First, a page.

Helen Hunt says filmmaking process in constant change

There was a time nearly every feature-length film in the country was shot in Los Angeles or New York. But when actor-director Helen Hunt wanted to shoot a movie about surfing in Venice, California, many were suggesting she could save money shooting elsewhere. In the end, she she went ahead and shot in California, but acknowledged most filmmakers these days will go to Louisiana or Canada ahead of shooting an independent film in Southern California. “This was very rare, to have a small movie [shot in L.A.],” Hunt said.

But while Hunt said shifts in cost savings have disrupted movie-making in her hometown of Los Angeles, that creates opportunities for Ringling College of Art and Design students making the films of tomorrow. Directors these days merely need passion and ingenuity. “You just have to be like a desperate wild animal, basically, to get your script to whoever will help you,” she said. “You have to shoot it on your phone, and you have to beg people for favors. More than ever before, you can do that anywhere.”

Hunt spoke in Sarasota Tuesday night as part of a Ringling College Studio Lab visit. The Studio Lab program, conducted through a partnership with Semkhor, has brought around 40 industry professionals to the college since 2011, including a number of famous actors like Hunt, to offer professional insight to students and community members supporting the school.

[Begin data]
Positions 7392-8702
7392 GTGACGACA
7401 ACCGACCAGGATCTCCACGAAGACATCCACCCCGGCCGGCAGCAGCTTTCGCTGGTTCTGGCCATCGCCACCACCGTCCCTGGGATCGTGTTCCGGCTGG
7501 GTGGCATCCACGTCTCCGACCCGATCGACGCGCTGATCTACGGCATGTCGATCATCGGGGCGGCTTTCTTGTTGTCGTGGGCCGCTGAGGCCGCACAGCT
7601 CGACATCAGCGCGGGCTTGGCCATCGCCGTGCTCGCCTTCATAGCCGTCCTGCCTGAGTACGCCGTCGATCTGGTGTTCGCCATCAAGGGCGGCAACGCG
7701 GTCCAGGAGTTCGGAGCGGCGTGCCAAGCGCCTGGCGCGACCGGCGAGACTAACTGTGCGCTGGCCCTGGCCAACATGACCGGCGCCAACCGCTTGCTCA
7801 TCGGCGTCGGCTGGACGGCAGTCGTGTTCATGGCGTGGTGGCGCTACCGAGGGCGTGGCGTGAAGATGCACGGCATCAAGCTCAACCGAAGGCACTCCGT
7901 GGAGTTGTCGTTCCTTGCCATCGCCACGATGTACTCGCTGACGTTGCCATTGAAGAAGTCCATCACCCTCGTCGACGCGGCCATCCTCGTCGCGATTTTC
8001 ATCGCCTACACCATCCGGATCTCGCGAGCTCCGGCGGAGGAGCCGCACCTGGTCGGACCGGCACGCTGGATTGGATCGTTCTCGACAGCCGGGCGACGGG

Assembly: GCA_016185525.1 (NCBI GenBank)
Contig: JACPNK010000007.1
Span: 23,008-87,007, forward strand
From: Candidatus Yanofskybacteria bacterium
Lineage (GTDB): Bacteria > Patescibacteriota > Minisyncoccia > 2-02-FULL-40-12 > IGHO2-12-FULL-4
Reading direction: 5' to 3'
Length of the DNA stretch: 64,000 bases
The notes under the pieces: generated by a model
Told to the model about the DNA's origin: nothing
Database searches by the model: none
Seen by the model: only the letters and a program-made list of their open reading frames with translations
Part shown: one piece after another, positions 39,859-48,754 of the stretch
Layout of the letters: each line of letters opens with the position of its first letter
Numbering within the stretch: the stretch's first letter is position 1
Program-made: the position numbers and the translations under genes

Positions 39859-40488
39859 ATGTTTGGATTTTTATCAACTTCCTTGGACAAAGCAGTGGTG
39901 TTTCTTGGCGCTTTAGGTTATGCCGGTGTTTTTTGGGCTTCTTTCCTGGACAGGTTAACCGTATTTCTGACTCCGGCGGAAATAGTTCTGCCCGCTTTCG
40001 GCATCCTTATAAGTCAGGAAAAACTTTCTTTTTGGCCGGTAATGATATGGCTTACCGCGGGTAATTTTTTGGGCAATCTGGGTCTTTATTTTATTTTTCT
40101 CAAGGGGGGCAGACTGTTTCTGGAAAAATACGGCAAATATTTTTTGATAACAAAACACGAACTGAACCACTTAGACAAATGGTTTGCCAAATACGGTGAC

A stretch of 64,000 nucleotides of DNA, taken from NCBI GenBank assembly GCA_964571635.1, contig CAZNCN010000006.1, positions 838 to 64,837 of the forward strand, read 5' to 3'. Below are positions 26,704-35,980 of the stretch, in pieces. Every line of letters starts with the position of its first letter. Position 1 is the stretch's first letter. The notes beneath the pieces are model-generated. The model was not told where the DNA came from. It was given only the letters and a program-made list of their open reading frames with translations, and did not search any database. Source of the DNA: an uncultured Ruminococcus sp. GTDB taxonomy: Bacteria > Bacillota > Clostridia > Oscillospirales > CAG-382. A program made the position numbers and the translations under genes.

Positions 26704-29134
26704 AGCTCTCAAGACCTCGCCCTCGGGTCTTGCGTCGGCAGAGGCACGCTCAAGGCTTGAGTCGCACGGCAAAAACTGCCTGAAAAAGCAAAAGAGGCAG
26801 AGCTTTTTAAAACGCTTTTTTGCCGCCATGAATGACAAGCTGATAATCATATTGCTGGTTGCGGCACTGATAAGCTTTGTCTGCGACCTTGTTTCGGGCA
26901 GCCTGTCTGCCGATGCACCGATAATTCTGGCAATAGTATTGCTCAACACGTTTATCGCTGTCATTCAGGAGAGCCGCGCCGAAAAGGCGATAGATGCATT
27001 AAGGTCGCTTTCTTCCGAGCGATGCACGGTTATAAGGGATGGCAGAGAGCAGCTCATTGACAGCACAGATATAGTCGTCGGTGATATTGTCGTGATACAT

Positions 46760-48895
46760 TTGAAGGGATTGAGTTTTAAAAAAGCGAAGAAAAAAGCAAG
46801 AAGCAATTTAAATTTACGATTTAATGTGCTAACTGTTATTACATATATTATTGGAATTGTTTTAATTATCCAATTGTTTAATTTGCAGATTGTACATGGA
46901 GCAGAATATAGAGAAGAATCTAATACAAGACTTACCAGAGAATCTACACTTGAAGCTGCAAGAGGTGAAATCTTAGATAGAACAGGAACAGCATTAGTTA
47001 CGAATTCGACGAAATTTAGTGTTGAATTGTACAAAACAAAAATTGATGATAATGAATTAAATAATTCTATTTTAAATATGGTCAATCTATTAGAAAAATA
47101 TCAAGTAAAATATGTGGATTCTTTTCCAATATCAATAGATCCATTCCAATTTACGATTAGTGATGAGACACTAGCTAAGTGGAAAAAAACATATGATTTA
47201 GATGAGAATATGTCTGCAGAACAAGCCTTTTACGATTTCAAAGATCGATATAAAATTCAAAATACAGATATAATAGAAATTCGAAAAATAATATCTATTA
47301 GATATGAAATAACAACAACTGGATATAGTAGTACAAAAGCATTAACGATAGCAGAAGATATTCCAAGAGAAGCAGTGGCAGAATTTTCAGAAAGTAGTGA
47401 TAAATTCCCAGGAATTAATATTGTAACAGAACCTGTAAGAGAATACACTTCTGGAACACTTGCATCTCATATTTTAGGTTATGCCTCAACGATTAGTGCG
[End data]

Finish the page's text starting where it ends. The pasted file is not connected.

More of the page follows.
During a community event Tuesday, trailers were shown for Then She Found Me and Ride, features directed by Hunt in 2007 and 2014 respectively. Hunt relished questions coming from students. She recommended that those interested in show business, regardless of whether they want a career in front of the camera or behind the scenes, should take an acting class to better understand the craft. She revealed harsh reviews still prove difficult for her to brush off, and said time with her children can prove elusive, even though she has been successful enough to stay home and raise her 11-year-old daughter without growing too concerned about getting food on the table. But as jobs move to places like North Carolina, the call away from home becomes harder to ignore, she said. “There are these crippling state incentives or lack of state incentives,” she said.

She stressed, though, that opportunities for those entering the field today are more ample than ever. “The good news and the bad news is the old way it used to be done blew up,” she said. “Now the cards are all over the room and you just madly grab at whatever card you see. The cards are everywhere. That’s the good news.”

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